The authors examined brain samples from 152 brain donors, younger than 30 years of age at the time of death. The mean age of death was 23, ranging from 13 to 29 years. The majority (92.8%, 141 individuals) were men, and 7.2% were women. The most common cause of death was suicide, followed by accidental overdose.

Histopathological diagnosis of CTE has been found in a total of 41.4% of brain samples obtained from deceased young athletes, including one woman (1.6%). Of 63 young athletes with histopathologically confirmed CTE, 71% were men who played amateur sports, such as American football, ice hockey, soccer, rugby, and amateur and professional wrestling, at the high school or college level. Several of them were military veterans.


Examples of macroscopic brain abnormalities in CTE. Original illustration from the study of McKee A.C et al, 2023


Histopathological diagnosis of CTE is based on neuronal p-tau aggregates, including pathognomonic lesions of p-tau immunoreactive neurofibrillary tangles and dotlike neurites, oriented around small vessels. Compared to brain samples without CTE, the brains diagnosed with CTE had significantly more p-tau neurofibrillary tangles in all brain regions, such as the superior frontal, dorsolateral frontal, and superior temporal cortices, except in the mammillary bodies and the calcarine cortex.

Interestingly, there were no p-tau astrocytes in the parenchyma or subpial region. The authors noted that the absence of p-tau astrocytes was unexpected, as subpial p-tau thorn-shaped astrocytes are common findings in older individuals with CTE. They concluded that this result suggests that p-tau astrocytes are not an early or essential feature of CTE.

The histopathological examination revealed other pathological abnormalities such as enlargement of the frontal horns of the lateral ventricles and notching of the medial thalamus. The number of perivascular pigment–laden macrophages in the frontal subcortical white matter was significantly greater in brains diagnosed with CTE. Since these findings were associated with exposure to repeated head impacts, the authors suggested that blood-brain barrier disruption is critical for the pathogenesis of CTE.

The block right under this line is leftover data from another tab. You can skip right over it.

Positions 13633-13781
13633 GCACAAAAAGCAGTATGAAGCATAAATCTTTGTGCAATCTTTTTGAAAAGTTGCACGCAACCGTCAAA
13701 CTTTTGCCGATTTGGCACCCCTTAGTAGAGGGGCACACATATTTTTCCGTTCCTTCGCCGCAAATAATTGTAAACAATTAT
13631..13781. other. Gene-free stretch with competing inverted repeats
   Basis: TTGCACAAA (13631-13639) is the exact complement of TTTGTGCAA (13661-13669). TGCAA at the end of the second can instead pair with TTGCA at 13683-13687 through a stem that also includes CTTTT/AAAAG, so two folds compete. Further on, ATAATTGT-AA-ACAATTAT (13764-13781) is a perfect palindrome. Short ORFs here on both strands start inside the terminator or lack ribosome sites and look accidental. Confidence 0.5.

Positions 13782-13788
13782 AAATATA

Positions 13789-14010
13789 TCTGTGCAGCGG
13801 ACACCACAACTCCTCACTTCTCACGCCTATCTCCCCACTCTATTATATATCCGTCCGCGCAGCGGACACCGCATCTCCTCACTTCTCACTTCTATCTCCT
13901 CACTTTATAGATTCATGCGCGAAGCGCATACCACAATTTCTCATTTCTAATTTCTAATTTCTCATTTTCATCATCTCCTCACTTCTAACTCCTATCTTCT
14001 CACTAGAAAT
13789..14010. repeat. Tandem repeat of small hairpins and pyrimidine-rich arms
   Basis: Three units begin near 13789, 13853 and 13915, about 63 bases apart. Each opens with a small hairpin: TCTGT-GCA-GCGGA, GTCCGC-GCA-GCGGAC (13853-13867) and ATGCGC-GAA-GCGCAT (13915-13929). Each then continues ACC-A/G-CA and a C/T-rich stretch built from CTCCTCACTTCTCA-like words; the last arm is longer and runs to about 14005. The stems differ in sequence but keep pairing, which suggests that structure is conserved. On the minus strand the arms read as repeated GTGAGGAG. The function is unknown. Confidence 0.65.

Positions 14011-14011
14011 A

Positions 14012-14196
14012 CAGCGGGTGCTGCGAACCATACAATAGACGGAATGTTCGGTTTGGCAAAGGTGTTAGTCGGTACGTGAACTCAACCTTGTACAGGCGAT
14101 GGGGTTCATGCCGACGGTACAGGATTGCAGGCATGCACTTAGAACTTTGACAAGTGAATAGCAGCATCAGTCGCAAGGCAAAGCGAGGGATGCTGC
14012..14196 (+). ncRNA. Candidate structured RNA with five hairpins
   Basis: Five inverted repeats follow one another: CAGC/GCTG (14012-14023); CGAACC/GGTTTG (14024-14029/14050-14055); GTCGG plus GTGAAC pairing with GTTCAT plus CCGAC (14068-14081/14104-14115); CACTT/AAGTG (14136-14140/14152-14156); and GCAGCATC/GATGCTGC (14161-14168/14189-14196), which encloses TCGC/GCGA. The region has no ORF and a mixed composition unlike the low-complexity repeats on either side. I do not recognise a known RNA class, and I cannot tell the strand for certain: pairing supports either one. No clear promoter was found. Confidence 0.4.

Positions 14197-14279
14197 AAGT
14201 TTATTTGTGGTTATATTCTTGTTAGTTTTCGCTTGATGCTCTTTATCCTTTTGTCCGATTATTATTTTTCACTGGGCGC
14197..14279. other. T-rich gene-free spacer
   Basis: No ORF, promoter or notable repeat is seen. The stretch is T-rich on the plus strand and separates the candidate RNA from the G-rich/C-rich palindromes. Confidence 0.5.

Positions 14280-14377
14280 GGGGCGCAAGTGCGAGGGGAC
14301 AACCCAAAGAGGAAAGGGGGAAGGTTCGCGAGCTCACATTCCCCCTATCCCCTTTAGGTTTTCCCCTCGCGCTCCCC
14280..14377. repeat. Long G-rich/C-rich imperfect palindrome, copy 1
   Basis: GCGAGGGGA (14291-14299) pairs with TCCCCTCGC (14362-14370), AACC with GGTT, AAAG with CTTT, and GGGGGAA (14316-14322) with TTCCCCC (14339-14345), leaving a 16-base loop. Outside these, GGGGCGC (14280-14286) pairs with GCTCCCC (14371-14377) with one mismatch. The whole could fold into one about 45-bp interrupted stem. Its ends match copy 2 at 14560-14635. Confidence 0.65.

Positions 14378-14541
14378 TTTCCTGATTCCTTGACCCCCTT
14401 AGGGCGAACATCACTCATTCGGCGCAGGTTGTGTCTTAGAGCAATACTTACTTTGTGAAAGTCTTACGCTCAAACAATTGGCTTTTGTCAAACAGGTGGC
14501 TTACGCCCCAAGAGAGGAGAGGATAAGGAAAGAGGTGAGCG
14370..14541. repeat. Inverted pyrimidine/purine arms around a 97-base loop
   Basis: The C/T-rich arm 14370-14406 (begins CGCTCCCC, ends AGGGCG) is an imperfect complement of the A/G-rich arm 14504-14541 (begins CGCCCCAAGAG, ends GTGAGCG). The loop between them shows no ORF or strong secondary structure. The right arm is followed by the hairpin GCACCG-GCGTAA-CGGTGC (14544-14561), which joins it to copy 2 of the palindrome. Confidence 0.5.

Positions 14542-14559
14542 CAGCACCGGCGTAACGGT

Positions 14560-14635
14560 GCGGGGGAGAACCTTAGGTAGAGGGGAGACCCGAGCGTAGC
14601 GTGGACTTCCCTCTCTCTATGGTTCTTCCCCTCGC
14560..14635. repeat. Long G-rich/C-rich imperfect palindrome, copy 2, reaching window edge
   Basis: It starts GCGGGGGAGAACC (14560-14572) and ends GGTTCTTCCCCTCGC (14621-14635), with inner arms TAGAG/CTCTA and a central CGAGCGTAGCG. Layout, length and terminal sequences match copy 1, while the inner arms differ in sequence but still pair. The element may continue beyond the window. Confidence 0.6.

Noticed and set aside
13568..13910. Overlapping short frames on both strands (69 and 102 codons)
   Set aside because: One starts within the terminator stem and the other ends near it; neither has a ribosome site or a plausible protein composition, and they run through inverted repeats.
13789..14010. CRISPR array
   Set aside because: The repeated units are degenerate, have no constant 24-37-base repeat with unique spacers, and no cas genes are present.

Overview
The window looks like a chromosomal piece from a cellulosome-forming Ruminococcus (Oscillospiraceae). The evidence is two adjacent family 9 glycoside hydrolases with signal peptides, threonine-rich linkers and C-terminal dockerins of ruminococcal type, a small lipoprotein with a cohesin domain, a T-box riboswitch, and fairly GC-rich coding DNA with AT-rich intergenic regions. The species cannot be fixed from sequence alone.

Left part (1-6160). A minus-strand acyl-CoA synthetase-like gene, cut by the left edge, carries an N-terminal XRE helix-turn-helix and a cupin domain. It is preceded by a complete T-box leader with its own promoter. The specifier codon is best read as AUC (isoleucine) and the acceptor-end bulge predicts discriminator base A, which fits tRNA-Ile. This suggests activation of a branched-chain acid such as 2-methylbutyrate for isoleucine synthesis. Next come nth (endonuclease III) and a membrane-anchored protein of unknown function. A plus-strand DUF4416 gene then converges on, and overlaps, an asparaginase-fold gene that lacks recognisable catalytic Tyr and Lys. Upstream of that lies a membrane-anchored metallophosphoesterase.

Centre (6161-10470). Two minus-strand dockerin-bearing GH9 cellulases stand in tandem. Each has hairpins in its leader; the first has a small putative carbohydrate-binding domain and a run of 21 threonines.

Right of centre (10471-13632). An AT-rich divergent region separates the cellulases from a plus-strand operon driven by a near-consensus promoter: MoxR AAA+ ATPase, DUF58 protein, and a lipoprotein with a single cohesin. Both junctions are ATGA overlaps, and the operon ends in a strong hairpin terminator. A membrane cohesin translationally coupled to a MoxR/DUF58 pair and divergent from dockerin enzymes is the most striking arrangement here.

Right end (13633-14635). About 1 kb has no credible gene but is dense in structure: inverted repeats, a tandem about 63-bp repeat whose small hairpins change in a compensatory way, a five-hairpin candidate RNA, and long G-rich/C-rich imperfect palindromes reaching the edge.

Mild CTE was diagnosed in nearly all (95%) young brain donors, 62% in stage I, 33% in stage II, and 4.8% in stage III. There were no brain donors diagnosed with stage IV CTE.

Brain donors with CTE had a higher educational level, and a college degree or higher. They were more likely to play American football and for a longer time than those without CTE. According to these findings, the development of CTE is affected by the age and duration of exposure to repeated head impacts, even in young athletes.

There was no statistically significant difference between brain donors with or without CTE for any clinical symptom.


CTE has been found in 41% of deceased young athletes who played contact sports and died before 30. The researchers emphasized a need for better clinical characterization and prospective objective evaluation of athletes exposed to repeated head impacts.


This article was published in JAMA Neurology.


Journal Reference

McKee A. C et al. Neuropathologic and clinical findings in young contact sport athletes exposed to repeated head impacts. JAMA Neurol. 2023;80(10):1037-105